Like most restaurants, when the pandemic struck, owner Ryan Mungal was forced to close. His eatery, located at the foot of the waterfront, Loch and Quay had become a destination on Queens Quay, known for their upscale and tasty twists on classics; think bison burgers, poke bowls and deep-fried brie. The reviews were glowing, and Loch and Quay quickly became an anchor for the waterfront community.

Ryan Mungal in LQ Market’s extensive pantry

The tidy space was well set up and offered generous outdoor seating with palatial lakeside views. Based at the foot of an expansive apartment building afforded daily foot-traffic. All that changed in a flash, and Ryan drew on his years of restaurant experience to draft a new plan for Loch and Quay. After months of research and renovations, LQ Market is inching closer to opening. Ryan identified countless reasons for the conversion, most notably the immediate impact on distribution channels fraught with disruptions, resulting in charitable food programs going without. Ryan is passionate about helping those in need.

I had a personal contact at the company who supplies the tomatoes so I reached out and asked if I could be set up with a distributor account so that I can help get the products to the food programs that needed it but at wholesale cost instead of retail. At that time most restaurants in Toronto has started offering online groceries and then grocery stores started having Covid outbreaks and very long lineups just to get in. I saw this as a long-term problem and decided that we needed to do something to change the process.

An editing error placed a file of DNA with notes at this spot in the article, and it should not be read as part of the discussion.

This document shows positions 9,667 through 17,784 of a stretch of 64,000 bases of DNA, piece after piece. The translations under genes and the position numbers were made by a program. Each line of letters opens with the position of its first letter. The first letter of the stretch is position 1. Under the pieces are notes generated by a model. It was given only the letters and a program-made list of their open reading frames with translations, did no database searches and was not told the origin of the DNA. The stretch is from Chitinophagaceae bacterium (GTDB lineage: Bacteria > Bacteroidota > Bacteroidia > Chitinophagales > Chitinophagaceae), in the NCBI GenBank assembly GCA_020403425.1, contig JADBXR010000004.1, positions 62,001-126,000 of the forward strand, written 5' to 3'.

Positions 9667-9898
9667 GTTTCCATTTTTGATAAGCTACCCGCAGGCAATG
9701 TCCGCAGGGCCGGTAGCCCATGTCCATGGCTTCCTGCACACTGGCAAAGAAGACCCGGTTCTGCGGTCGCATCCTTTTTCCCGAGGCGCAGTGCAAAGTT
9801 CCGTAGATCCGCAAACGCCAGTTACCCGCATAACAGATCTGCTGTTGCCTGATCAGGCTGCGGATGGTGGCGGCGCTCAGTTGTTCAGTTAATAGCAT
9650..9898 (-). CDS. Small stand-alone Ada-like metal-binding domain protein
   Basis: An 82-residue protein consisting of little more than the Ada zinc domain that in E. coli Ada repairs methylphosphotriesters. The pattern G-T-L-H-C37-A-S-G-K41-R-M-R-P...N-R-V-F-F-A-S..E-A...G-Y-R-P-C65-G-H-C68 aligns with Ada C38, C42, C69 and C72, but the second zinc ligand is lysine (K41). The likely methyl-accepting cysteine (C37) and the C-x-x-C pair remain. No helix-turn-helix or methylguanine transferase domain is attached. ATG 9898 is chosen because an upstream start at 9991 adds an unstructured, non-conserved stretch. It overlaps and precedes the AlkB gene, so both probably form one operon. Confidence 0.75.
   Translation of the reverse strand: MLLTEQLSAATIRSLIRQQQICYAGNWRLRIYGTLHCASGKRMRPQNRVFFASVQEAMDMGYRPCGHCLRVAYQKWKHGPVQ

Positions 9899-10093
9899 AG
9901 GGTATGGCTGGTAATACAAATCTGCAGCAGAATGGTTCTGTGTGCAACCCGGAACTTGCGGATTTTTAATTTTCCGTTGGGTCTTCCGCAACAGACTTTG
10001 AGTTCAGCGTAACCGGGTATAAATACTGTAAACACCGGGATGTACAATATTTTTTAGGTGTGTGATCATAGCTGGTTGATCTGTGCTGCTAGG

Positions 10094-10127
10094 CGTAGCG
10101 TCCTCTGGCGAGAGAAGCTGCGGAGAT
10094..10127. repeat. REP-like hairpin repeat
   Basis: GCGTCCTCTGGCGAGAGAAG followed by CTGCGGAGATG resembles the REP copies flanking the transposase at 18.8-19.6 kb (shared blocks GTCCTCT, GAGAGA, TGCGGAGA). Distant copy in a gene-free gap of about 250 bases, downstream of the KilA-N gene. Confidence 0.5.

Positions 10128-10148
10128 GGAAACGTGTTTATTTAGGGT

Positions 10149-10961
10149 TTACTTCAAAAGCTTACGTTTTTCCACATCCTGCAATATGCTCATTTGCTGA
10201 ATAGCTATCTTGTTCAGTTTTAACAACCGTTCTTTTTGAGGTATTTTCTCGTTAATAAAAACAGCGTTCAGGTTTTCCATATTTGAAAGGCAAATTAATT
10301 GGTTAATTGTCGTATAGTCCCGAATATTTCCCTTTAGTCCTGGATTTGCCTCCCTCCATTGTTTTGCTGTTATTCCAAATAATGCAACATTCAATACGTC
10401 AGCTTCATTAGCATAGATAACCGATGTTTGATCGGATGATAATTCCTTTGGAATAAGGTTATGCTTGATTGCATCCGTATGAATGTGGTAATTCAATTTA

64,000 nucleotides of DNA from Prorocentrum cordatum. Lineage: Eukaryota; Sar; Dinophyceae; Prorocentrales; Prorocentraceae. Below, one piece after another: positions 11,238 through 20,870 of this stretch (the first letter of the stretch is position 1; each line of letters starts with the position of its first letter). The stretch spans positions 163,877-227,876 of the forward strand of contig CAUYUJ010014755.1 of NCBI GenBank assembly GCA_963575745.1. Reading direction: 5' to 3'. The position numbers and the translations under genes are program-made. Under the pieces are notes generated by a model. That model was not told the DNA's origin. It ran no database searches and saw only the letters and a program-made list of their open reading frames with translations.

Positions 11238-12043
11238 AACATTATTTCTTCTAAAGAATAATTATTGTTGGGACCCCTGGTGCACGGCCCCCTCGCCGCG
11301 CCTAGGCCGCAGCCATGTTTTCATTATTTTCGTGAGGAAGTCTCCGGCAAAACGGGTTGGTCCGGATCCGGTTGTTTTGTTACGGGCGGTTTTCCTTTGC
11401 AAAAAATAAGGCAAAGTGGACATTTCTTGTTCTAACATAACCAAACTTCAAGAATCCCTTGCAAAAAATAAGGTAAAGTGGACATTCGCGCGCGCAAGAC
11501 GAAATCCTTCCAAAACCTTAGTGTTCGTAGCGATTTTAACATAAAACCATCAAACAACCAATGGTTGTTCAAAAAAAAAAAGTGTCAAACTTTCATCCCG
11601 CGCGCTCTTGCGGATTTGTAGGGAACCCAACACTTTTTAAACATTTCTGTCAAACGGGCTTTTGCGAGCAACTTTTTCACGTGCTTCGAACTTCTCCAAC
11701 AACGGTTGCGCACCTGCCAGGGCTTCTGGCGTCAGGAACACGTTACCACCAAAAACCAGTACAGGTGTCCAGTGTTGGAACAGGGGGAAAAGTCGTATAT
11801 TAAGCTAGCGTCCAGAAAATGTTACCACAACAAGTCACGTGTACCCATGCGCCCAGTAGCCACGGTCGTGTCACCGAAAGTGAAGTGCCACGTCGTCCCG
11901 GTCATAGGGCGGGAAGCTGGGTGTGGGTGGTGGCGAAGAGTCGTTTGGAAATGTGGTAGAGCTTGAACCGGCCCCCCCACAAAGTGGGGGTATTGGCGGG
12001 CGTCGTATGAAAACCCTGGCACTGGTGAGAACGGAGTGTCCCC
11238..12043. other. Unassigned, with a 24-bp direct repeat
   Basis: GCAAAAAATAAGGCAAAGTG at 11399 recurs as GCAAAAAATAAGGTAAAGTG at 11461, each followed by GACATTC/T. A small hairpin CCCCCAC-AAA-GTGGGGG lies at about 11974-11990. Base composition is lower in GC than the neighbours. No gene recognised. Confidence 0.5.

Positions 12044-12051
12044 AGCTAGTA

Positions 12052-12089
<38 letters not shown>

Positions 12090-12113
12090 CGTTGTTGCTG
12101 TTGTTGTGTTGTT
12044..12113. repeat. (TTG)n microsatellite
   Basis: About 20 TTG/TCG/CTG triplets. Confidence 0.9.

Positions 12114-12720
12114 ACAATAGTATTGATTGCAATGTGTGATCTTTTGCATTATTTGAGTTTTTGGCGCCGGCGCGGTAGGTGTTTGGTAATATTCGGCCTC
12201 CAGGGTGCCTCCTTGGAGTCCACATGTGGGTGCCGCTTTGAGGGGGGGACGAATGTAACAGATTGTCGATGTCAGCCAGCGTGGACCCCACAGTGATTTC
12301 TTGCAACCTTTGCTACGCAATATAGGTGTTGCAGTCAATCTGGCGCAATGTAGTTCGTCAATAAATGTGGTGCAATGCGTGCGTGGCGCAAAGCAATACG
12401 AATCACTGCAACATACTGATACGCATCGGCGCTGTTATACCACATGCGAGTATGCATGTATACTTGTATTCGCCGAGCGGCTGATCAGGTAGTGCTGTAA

Ryan Mungal, owner LQ Market

With multiple entrances and exits, Ryan has adopted a new floor plan ushering in a new era for LQ Market and Toronto’s Waterfront dining in general. Guests will be able to access LQ Market‘s wifi and place orders right outside, boosting the signal out front to ensure access for all. Welcoming new food concepts like the popular Chen Chen’s Nashville Chicken, known for their southern-style spicy chicken sandwiches injects a dose of spice to those seaside picnics, while newcomers like Taste d West Indies and Cupcake Central will add a whole new layer of offerings once they open early this fall. More food purveyors will be added to the mix, including a grocery component allowing consumers to grab and go for all their shopping needs. Frozen family dinners, including wine or beer pairings will also be on the menu.

With countless open-air spaces to dine, Toronto’s Waterfront is a safe bet for distanced dining

Ryan’s strategy is to see LQ Market replace your weekly grocery runs and complement your routine; grabbing a quick bite now and add a few staples for the pantry and a frozen meal for tomorrow’s dinner. Takeout will be the primary focus, with delivery on offer through popular delivery apps. Maintaining a single point of entry for consumers, and a separate entrance for delivery persons allows for super-safe and distanced dining, something that’s a top priority for Ryan and his team.

Look for the grand opening of LQ Market early this fall, and stay tuned for an update on new partners and offerings!

This post has been sponsored by Toronto Waterfront BIA. Although we received compensation, all our views are our own. Stay up to date on their stream of events and programming, follow @TOWaterfront on Instagram and @WaterfrontBIA on Twitter for the latest.

All photos by Libby Roach.